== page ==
We've just completed a major upgrade of UVicSpace. Our help resources are being updated. If you have questions about the upgrade or encounter a bug, please contact us at uvicspacehelp@uvic.ca.
 

Saprotrophic and ectomycorrhizal fungal sporocarp stoichiometry (C : N : P) across temperate rainforests as evidence of shared nutrient constraints among symbionts

Date

2018-08

Authors

Kranabetter, J. Marty
Harman-Denhoed, Rachael
Hawkins, Barbara J.

Journal Title

Journal ISSN

Volume Title

Publisher

New Phytologist

Abstract

Quantifying nutritional dynamics of free-living saprotrophs and symbiotic ectomycorrhizal fungi in the field is challenging, but the stoichiometry of fruiting bodies (sporocarps) may be an effective methodology for this purpose. Carbon (C), nitrogen (N) and phosphorus (P) concentrations of soils, foliage and 146 sporocarp collections were analyzed from 14 Pseudotsuga menziesii var. menziesii stands across a podzolization gradient on Vancouver Island (Canada). N and P concentrations were considerably higher in saprotrophic fungi. Fungal N% increased with soil N content at a greater rate for saprotrophs than ectomycorrhizal fungi, while fungal P% of saprotrophs was more constrained. Fungal N : P was more responsive to soil N : P for ectomycorrhizal fungi (homeostatic regulation coefficient ‘H’ = 2.9) than saprotrophs (H = 5.9), while N : P of ectomycorrhizal fungi and host tree foliage scaled almost identically. Results underscore the role of ectomycorrhizal fungi as nutrient conduits, supporting host trees, whereas saprotrophs maintain a greater degree of nutritional homeostasis. Site nutrient constraints were shared in equal measure between ectomycorrhizal fungi and host trees, particularly for P, suggesting neither partner benefits from enhanced nutrition at the expense of the other. Sporocarp stoichiometry provides new insights into mycorrhizal relationships and illustrates pervasive P deficiencies across temperate rainforests of the Pacific Northwest.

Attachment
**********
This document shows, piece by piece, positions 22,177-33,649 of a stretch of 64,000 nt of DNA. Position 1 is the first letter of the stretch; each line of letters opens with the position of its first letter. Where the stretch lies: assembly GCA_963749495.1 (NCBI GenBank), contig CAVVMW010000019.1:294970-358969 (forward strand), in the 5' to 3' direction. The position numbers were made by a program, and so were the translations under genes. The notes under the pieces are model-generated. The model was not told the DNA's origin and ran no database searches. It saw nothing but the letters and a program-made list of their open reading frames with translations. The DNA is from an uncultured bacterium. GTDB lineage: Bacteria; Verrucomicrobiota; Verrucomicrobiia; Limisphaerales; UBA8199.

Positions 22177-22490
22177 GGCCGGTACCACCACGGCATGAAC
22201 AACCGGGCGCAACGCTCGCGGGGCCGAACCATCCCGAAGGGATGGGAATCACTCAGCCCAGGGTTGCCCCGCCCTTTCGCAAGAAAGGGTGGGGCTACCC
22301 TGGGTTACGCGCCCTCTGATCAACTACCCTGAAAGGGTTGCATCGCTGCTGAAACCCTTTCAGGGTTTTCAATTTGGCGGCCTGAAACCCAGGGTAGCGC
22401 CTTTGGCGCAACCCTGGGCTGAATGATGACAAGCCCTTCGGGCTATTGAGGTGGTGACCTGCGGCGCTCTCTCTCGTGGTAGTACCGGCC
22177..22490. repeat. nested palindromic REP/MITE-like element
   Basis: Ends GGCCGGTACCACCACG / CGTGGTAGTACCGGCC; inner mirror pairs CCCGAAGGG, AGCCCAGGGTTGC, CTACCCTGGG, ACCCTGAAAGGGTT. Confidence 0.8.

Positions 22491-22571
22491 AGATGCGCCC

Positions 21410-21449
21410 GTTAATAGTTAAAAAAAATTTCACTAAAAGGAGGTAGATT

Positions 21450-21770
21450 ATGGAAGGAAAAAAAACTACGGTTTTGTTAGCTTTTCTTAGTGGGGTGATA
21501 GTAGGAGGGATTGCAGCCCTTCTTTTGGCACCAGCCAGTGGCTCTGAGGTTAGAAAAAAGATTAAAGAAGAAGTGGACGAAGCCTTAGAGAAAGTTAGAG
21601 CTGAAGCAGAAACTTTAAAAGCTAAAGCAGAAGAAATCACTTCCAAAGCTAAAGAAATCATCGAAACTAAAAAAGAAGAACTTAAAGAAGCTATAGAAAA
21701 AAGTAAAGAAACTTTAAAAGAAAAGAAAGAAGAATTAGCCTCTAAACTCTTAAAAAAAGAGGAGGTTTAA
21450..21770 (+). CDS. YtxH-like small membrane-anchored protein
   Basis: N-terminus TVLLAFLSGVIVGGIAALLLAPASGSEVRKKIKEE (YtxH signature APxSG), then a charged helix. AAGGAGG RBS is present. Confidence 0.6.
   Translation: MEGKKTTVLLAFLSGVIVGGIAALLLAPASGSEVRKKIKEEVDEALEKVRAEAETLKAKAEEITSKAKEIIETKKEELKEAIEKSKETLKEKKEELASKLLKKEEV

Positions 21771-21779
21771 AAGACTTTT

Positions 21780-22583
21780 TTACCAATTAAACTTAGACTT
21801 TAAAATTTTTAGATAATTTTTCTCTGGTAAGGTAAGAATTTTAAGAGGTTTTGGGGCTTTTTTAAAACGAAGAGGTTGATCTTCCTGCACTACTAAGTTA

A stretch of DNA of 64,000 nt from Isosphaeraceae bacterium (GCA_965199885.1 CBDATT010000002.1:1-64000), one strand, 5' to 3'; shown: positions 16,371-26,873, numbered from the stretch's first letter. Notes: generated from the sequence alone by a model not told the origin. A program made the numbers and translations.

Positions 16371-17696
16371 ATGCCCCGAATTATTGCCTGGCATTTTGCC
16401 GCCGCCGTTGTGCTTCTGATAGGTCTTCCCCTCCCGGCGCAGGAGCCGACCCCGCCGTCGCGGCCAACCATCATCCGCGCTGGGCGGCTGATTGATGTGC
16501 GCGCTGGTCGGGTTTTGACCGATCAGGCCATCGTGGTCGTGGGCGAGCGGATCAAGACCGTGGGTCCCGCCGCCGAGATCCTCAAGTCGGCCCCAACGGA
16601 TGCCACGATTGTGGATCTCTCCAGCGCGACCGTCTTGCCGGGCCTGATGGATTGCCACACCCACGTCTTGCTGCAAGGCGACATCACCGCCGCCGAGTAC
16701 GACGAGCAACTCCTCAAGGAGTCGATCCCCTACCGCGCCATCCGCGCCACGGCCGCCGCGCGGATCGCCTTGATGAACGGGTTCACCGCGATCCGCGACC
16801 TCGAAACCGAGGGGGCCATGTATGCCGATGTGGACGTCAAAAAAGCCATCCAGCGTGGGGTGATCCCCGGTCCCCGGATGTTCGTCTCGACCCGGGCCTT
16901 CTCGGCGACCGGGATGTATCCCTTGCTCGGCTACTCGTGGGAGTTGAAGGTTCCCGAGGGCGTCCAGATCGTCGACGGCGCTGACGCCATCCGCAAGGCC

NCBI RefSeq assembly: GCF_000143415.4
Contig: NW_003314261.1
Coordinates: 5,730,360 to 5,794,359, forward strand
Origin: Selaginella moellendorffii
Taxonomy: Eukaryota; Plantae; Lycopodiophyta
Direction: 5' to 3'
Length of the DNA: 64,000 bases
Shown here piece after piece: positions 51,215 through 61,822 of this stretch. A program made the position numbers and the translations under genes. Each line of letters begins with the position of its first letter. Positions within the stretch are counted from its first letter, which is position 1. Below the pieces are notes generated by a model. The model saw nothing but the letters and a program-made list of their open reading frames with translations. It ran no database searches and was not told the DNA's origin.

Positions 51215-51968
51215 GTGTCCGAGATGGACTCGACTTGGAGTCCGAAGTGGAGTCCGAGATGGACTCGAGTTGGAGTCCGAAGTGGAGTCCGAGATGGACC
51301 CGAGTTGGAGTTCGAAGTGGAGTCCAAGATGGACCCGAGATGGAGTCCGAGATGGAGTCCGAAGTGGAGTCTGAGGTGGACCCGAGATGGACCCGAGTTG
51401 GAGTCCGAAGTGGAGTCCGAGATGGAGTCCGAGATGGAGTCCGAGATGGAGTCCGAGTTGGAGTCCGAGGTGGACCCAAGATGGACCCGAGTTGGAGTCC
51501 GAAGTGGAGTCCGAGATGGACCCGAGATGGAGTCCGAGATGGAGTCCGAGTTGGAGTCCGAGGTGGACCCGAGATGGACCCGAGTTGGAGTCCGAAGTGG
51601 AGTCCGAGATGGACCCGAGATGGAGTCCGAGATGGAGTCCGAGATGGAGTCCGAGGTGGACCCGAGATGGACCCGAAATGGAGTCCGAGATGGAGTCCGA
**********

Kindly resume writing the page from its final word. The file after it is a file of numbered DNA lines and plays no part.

Description

Keywords

ecosystem retrogression, holobiont, mutualism, mycorrhiza, phosphorus (P) deficiency, podzolization

Citation

Hawkins, B.J., May, E. & Robbins, S. (2017). Nitrate and ammonium uptake in 21 common species of moss from Vancouver Island, British Columbia. Botany, 96(3), 201-208. https://doi.org/10.1139/cjb-2017-0154